Puerto Rico's power grid fails hours ahead of potential arrival of tropical storm
SAN JUAN, Puerto Rico — A day before potential Tropical Storm Isaias was expected to bring rains and winds to Puerto Rico, at least 400,000 customers throughout the island were left without power.The outage affected multiple municipalities — from cities in the metropolitan area such as San Juan and Guaynabo to the mountainous towns of Jayuya and Naranjito to the coastal town of Cabo Rojo in the southwest.But even on Wednesday morning, hours before the storm was expected to be felt across the island and people and officials prepared for its effects, an internal spat within Puerto Rico’s bankrup...
Public resistance, high costs are canceling pipelines across US
Not long ago, builders of fossil fuel pipelines in the U.S. followed a standard pattern: The operator made a business case for the project, lining up committed shippers, customers, and investors. Regulators obliged by granting a certificate of public need, which includes the power to acquire easements from property owners even if they object.But building a pipeline these days has become increasingly more challenging and expensive, as aggrieved property owners and climate activists have joined to rally political opposition to energy infrastructure projects as never before, and have scored a ser...
The Philadelphia Inquirer
Electricity not a factor in drowning deaths of 3 family members
Electricity was not a factor in the drowning deaths of three members of the same East Brunswick family, officials said on Wednesday.A spokeswoman for the Middlesex County Prosecutor’s Office told NJ Advance media that the victims were not electrically shocked prior to their deaths by drowning Monday afternoon. It was previously reported an electrician was called to the home to investigate.An 8-year-old girl, her mother, Nisha Patel, 33, and her paternal grandfather, Bharat Patel, 62, were pronounced dead outside the East Brunswick home after drowning in their backyard pool in what appears to b...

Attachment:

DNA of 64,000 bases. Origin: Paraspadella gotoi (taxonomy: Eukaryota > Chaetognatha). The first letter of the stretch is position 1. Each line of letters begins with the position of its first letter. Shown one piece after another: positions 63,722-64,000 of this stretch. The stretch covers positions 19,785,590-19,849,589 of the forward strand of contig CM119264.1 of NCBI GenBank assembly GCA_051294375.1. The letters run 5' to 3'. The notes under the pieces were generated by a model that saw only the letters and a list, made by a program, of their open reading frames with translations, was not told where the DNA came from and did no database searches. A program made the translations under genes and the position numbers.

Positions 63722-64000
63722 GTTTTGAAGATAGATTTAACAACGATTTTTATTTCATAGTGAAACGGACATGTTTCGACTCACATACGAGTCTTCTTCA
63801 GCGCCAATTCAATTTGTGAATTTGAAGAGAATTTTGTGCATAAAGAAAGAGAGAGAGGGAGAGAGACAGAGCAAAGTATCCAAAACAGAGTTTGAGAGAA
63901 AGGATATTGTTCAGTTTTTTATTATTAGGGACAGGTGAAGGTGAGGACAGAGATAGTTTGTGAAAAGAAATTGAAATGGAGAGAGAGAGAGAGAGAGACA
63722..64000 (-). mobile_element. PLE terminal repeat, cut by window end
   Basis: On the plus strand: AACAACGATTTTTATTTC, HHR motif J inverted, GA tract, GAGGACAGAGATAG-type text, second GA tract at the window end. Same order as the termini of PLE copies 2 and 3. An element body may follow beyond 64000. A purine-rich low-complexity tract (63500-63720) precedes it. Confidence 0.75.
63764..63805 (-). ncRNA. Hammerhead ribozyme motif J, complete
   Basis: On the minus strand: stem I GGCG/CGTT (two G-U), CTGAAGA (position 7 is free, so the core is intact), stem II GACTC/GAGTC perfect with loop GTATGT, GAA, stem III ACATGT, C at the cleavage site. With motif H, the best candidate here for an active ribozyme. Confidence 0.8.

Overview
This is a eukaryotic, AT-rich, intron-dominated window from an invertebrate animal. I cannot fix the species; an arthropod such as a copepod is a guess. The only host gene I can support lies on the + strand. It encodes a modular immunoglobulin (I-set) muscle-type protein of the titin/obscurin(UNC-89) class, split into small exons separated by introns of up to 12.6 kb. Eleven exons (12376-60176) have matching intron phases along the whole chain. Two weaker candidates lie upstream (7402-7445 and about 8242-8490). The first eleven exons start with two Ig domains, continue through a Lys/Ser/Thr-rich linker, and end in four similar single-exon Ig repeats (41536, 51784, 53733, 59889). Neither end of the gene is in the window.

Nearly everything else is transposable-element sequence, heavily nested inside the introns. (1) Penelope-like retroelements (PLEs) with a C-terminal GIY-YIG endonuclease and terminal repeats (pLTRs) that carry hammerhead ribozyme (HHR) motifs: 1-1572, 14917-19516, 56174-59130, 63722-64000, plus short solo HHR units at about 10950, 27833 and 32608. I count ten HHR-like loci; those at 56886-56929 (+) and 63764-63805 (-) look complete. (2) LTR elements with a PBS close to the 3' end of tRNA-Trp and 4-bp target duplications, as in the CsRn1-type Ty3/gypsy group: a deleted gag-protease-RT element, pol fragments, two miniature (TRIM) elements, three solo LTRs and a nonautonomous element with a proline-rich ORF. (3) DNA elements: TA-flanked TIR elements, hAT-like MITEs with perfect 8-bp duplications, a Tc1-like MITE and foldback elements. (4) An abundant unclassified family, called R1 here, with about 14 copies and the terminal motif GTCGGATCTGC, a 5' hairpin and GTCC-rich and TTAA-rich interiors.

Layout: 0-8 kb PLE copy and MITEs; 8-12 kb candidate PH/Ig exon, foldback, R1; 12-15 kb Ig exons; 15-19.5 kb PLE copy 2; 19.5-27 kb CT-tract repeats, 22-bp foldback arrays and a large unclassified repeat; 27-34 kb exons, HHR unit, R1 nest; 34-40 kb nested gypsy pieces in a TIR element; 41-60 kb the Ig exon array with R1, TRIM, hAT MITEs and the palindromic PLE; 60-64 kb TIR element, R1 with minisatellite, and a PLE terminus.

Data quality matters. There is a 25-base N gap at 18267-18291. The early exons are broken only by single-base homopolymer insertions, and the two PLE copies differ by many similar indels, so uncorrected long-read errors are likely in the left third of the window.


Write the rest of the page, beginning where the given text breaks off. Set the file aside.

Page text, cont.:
State, federal officials take different paths trying to stop utilities from causing wildfires
SAN DIEGO — Nearly two years after one of the deadliest corporate crimes in California history — a utility-sparked wildfire that killed scores of people and destroyed the city of Paradise in rural Butte County — state and federal officials have staked out differing positions on how to prevent history from repeating itself.Gov. Gavin Newsom and his Public Utilities Commission created a new division to monitor wildfire safety plans from California utilities, including Pacific Gas & Electric, whose equipment and negligence ignited the Camp fire in November 2018.They restructured their oversight a...
The San Diego Union-Tribune
A plan to install electric truck charging stations up and down the West Coast
Most of the attention on adopting electric vehicles is focused on passenger cars. California, for example, has set a goal to have at least 5 million zero-emission vehicles on the state’s highways by 2030.But the called-for transition also includes trucks and big rigs and with that in mind, a coalition of electric utilities on the West Coast just released a study recommending the establishment of a network of charging stations for freight haulers and delivery trucks along Interstate 5 — from San Diego in the south to Washington’s border with Canada in the north.In addition to 27 sites along the...
The San Diego Union-Tribune